Enforcement of Settlements

Court lacks authority to enforce settlement under Code of Civil Procedure Section 664.6 where all parties did not give personal consent to settle.  David Critzer et al. v, Jerry Enos et al., (No. H033913 California Courts of Appeal, August 30, 2010).

In this matter, a lawsuit between plaintiffs and defendant Homeowners Association (HOA) resolved but without agreement on the terms of a formal settlement agreement. The HOA moved to try to enforce the settlement pursuant to California Code of Civil Procedure Section 664.6.  The trial court entered an order requiring the parties to exchange terms for an agreement, and opined that it would choose an appropriate agreement if the parties failed to agree.  When the parties were unable to do so, the court entered an order enforcing the settlement. The plaintiff appealed the court’s decision to enforce the settlement pursuant to terms submitted by the HOA. Plaintiff argued that the trial court exceeded its authority under Section 664.6.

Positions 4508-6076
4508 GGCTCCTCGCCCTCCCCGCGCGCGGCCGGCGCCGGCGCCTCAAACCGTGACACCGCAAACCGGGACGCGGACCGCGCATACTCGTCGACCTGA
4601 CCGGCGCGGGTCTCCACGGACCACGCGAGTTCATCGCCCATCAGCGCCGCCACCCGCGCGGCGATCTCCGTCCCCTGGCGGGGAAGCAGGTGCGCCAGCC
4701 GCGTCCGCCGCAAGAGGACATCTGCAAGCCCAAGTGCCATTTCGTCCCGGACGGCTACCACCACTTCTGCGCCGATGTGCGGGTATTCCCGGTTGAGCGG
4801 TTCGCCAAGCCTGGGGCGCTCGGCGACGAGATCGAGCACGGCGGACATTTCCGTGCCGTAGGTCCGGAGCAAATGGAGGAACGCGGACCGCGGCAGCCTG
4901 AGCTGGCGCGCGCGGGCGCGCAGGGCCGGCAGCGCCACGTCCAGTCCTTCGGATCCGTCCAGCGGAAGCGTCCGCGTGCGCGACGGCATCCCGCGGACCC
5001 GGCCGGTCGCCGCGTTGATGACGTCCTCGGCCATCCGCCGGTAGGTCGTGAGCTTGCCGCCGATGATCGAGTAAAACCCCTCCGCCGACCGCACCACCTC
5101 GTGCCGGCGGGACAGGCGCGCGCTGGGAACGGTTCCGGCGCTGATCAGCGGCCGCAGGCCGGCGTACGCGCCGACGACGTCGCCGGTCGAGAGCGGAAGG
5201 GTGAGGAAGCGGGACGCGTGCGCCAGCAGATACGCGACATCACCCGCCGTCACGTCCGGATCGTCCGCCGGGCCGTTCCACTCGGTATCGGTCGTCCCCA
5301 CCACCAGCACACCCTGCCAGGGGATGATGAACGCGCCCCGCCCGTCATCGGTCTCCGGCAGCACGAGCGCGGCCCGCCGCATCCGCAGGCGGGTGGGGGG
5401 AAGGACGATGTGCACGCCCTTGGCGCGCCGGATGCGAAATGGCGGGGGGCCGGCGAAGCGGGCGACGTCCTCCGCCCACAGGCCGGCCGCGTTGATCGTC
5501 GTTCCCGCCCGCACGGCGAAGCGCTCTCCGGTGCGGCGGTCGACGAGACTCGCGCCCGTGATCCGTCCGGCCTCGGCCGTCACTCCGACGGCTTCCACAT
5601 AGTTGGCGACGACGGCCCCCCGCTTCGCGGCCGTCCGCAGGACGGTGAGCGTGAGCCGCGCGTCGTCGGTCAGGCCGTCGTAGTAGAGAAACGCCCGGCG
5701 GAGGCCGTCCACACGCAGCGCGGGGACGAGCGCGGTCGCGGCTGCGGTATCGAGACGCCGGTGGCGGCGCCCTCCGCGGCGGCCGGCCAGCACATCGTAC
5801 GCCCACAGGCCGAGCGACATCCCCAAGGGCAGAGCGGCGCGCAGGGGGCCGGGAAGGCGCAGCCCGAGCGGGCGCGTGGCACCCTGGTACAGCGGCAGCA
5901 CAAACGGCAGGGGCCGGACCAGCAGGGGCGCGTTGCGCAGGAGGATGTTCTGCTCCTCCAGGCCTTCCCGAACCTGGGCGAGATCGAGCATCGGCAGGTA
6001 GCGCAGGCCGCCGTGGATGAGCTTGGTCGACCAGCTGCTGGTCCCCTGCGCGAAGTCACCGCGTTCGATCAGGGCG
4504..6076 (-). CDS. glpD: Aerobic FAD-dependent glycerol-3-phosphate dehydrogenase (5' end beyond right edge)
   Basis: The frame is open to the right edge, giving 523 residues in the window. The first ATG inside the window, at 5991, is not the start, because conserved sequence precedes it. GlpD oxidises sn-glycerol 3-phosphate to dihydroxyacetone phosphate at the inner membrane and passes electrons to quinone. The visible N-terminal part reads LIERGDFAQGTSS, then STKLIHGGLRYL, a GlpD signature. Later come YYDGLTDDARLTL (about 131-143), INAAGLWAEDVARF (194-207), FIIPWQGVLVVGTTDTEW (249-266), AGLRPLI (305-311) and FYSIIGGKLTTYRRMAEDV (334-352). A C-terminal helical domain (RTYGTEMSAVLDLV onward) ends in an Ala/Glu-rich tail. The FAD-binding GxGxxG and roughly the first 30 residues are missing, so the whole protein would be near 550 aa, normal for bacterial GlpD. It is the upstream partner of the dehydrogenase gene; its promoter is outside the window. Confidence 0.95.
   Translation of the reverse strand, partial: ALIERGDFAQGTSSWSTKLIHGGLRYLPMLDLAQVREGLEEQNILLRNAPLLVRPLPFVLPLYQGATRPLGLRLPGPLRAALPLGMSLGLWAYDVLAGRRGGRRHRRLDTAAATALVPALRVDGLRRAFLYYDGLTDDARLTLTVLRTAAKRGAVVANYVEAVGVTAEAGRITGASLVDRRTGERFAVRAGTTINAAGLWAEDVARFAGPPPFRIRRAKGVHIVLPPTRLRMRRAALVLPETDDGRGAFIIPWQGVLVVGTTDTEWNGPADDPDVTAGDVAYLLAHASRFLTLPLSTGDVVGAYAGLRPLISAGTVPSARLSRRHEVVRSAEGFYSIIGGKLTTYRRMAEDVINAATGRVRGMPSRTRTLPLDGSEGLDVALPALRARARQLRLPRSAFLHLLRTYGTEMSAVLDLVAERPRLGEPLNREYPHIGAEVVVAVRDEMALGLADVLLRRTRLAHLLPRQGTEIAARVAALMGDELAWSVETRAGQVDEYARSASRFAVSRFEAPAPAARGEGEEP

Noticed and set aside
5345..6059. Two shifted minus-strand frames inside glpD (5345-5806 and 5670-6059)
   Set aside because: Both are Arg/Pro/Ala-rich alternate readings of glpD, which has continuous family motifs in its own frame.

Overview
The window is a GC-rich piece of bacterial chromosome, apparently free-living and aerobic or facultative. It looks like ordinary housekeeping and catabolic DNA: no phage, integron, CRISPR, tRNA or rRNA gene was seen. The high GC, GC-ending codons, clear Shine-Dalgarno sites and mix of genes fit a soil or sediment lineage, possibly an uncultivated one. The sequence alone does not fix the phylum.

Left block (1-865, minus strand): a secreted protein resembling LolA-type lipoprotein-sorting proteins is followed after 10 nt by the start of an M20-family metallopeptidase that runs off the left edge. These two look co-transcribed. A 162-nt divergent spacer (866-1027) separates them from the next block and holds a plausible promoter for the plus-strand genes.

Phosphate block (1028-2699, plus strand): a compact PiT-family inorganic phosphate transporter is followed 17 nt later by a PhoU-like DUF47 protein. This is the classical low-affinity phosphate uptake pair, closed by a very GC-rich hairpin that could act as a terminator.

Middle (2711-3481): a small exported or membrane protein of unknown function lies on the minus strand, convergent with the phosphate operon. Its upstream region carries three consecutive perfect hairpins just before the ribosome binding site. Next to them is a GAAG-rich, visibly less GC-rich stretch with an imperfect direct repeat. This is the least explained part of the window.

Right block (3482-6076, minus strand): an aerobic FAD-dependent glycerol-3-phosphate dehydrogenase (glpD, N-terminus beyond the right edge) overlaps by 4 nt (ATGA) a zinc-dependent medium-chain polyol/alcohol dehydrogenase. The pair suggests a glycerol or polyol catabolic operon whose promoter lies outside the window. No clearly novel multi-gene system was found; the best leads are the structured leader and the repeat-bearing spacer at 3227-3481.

The appeals court reversed finding that the trial court lacked authority under Section 664.6 to enforce any settlement.  The trial court may not enforce the settlement unless the litigants themselves stipulate in writing or orally before the court that they have settled the case.   Given that not all of the parties in this matter gave their personal consent to the settlement, the trial court was precluded from granting a motion to enforce the settlement under Section 664.6.

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